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Sony looks to change the world of DSLRs

By dpreview staff on Jan 11, 2011 at 19:41 GMT

'We really can change the world' says Masashi 'Tiger' Imamura, President of Personal Imaging & Sound Business Group in an exclusive interview with dpreview.com. The company will try to bring together all its technologies to produce a worthy successor to the A700, he told us in a talk that also touched on the future expansion of the NEX system and the company's position on 'full frame' models.

'After the merger [with Konica Minolta] our system was very similar to a traditional DSLR - very similar to Canon and Nikon. They have more heritage than us: traditional DSLRs are a mixture of optics, mechanics as well as electronics. We're coming from the AV industry so we have a lot of unique technologies we can put into our cameras. Now we have merged our resources into one place (Tokyo), we can bring our knowledge from Alpha, NEX, Cyber-Shot and camcorders.'

'There has been a lot of discussion about what an Alpha DSLR should be. We've been focusing for some time on utilizing our unique technologies. The translucent mirror is one and it performs very well. We want the A700 replacement to be in line with that kind of step forward, we want it to be superior to its competitors, that's why we couldn't make it sooner,' he said. But, he assured us, the results will be worth waiting for: 'With the A33 and 55 we tried to look at the problem and get rid of some of the old hassles - the A700 successor should be like that.'

Meanwhile, the NEX concept will expand in several directions, he said: 'The concept of the NEX 3 and 5 were for people who already have a compact stills camera and want to take a step up, but see a traditional DSLR as big, heavy and hard to use. We think these models are a very good fit to those customers. But also there are customers using NEX in addition to their DSLR, so we're planning to expand NEX in a more easy way, a lighter way, but we'll also expand to make models that have more manual control and more DSLR-like capability.'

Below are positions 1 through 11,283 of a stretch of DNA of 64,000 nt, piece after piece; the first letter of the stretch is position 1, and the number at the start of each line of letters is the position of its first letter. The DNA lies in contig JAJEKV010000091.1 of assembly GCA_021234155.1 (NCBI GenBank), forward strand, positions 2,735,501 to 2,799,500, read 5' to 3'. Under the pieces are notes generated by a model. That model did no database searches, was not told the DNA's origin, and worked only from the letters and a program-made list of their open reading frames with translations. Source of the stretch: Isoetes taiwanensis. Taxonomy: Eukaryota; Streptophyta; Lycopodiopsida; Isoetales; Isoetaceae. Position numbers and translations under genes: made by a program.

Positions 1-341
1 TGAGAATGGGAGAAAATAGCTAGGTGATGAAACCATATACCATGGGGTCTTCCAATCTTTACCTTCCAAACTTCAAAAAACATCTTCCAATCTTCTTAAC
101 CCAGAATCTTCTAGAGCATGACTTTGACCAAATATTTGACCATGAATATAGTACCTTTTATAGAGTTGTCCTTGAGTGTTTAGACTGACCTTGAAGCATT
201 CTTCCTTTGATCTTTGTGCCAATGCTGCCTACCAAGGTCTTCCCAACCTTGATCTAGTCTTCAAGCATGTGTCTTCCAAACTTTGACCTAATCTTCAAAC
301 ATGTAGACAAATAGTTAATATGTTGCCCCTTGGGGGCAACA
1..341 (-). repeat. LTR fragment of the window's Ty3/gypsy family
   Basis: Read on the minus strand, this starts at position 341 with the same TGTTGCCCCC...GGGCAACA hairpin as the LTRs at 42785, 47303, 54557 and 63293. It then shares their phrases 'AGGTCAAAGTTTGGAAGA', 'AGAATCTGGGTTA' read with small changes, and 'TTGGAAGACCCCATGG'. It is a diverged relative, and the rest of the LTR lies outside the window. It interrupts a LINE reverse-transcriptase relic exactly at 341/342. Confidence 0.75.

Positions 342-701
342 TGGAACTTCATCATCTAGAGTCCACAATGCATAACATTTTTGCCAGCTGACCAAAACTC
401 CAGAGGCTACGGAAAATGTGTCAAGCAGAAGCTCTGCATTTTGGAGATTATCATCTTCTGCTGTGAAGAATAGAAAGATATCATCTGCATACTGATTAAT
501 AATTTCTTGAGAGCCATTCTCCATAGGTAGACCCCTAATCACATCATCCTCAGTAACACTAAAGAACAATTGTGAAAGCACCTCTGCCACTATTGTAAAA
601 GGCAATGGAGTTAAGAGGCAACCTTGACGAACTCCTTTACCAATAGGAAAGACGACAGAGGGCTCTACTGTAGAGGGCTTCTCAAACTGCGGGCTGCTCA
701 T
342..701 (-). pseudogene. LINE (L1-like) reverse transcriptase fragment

Imamura repeated the enthusiasm he expressed at Photokina for the use of legacy lenses on the NEX system: 'with lens adapters, people can combine their valued, heritage lenses with a very advanced digital body. We didn't expect that kind of usage. There are lots of interesting things we can do for those types of customer.' The wait for these models may not be too long - at a formal dinner after our interview he told the assembled journalists that: 'the successors to the NEX-3 and NEX-5 are on the horizon.'

But the company's ambition doesn't end there, he said: 'As well as the easy-to-use and DSLR capabilities, we're also thinking about the camcorder style shooters and technologies. The NEX VG10 is one example of that. The barriers between compacts, DSLRs and camcorders will merge - not necessarily in a single device but with technologies and capabilities being shared between them. Our mission is to create new markets - we don't want to make the same products as everyone else and just cannibalise each other in the existing market.'

When asked about full-frame, he said Sony was still committed: 'When we started in DSLR we said that if we have DSLRs, a full-frame camera must be there. But we are working on a lot of products and there is a limit to our engineering capacity. The time will come when I can give more detail. When we announce a full-frame camera we want it to be a big step forward - another technological development might be needed so I say to people: Please stay tuned.'

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